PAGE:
WILLEM DE KOONING (1904-1997)
WILLEM DE KOONING (1904-1997)
WILLEM DE KOONING (1904-1997)
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WILLEM DE KOONING (1904-1997)
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A Century of Art: The Gerald Fineberg Collection
WILLEM DE KOONING (1904-1997)

Two Figures

Details
WILLEM DE KOONING (1904-1997)
Two Figures
oil on canvas
36 x 48 in. (76.2 x 121.9 cm.)
Pained in 1968-1972.
Provenance
Estate of Willem de Kooning, New York
Matthew Marks Gallery, New York
Private collection, Australia
Acquired from the above by the present owner, 2009
Literature
E. Leiser, Willem de Kooning and the Unexpected, Zurich, 1979 (video).
K. Wilkie, "Willem de Kooning: Portrait of a Modern Master", Holland Herald, 1982, p. 22 (studio view illustrated).
Abstract Expressionism - A World Elsewhere, exh. cat., New York, Haunch of Venison, 2008, p. 131 (studio view illustrated).
de Kooning: a Retrospective, exh. cat., New York, Museum of Modern Art, 2011, p. 440 (studio view illustrated).
Willem de Kooning, The Figure: Movement and Gesture; Paintings, Sculpture and Drawings, exh. cat., New York, Pace Gallery, April-July 2011, n.p. (studio view illustrated).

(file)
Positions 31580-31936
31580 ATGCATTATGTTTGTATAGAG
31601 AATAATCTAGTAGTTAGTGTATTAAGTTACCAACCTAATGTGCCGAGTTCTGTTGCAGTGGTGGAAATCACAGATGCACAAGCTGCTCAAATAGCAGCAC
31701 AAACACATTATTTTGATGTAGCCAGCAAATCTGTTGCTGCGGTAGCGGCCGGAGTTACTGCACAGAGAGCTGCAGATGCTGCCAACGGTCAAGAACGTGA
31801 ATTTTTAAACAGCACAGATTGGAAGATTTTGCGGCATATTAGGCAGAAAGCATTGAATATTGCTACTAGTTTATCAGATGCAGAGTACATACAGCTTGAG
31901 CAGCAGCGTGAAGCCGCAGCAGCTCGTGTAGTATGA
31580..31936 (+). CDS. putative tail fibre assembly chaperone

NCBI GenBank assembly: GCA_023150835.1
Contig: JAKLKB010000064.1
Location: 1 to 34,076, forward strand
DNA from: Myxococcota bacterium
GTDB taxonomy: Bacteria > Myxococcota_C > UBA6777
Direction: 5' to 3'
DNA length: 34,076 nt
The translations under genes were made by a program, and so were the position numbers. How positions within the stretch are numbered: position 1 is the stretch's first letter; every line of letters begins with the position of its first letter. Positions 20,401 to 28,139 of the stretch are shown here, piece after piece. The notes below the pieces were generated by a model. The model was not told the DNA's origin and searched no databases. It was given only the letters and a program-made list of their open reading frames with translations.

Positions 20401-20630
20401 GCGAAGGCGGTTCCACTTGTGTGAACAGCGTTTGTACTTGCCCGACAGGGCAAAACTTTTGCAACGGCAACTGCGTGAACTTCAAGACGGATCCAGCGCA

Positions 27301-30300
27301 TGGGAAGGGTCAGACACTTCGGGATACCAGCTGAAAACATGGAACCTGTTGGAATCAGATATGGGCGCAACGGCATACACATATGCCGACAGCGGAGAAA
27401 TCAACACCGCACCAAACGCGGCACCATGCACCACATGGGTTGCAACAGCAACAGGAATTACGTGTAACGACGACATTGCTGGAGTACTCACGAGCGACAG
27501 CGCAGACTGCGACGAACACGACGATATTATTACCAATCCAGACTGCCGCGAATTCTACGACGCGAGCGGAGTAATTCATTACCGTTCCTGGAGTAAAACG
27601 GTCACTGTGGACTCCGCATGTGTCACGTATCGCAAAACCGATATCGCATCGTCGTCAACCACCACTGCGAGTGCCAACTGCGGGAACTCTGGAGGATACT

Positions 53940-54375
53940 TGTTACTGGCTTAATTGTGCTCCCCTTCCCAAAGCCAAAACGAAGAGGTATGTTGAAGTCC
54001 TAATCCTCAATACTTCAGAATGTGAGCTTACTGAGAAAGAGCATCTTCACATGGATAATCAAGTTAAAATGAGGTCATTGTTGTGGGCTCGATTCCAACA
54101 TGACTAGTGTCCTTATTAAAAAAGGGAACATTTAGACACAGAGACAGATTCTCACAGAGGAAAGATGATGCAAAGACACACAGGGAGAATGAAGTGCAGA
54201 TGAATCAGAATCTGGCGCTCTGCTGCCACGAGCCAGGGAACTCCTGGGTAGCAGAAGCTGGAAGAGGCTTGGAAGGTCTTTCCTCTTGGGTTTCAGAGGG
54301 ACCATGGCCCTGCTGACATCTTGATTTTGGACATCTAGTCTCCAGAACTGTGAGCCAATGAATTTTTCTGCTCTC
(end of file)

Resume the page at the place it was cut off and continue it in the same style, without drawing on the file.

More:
J. Zilczer, A Way of Living: The Art of Willem de Kooning, London, 2014, pp. 222 and 237 (studio view illustrated).
Exhibited
New York, Matthew Marks Gallery, Willem de Kooning: Sculpture, May-June 1996.
Paddington, Martin Browne Fine Art, A Selection of Post-War International Paintings and Sculpture, July-August 1997 (illustrated).
Sale room notice
The medium of this lot should read ‘oil on canvas’.

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Lot Essay

"Flesh was the reason why oil painting was invented. Never before in history had it taken such a place in painting". (W. de Kooning, quoted in “The Renaissance and Order,” in T. Hess, Willem de Kooning, exh. cat., Museum of Modern Art, New York, 1968, p. 142).

Painted over a four-year period between 1968-1972, Willem de Kooning’s Two Figures confidently demonstrates the artist’s ability to continuously adapt his past work, while pushing forward into new territory. Leveraging his groundbreaking handling of paint in service of figural abstraction, de Kooning fills the painted surface with a lively dance of gestural forms rapidly fluctuating between recognizable attributes and raw expression. “Flesh was the reason why oil painting was invented,” de Kooning once claimed. “Never before in history had it taken such a place in painting” (W. de Kooning, quoted in “The Renaissance and Order,” in T. Hess, Willem de Kooning, exh. cat., Museum of Modern Art, New York, 1968, p. 142). Beginning in the 1950s, he began an investigation of the human form and limits of representation. Working with heavy brushes, thinned paints, and myriad pieces of cloth, paper, and other materials, de Kooning made plain his painterly investigation for all to see. Harnessing the sumptuous nature of his medium, the painter continued to explore one of the oldest subjects as the denizens of his investigations in oil threaten to fuse completely with the heady mixture of liquid and pigment.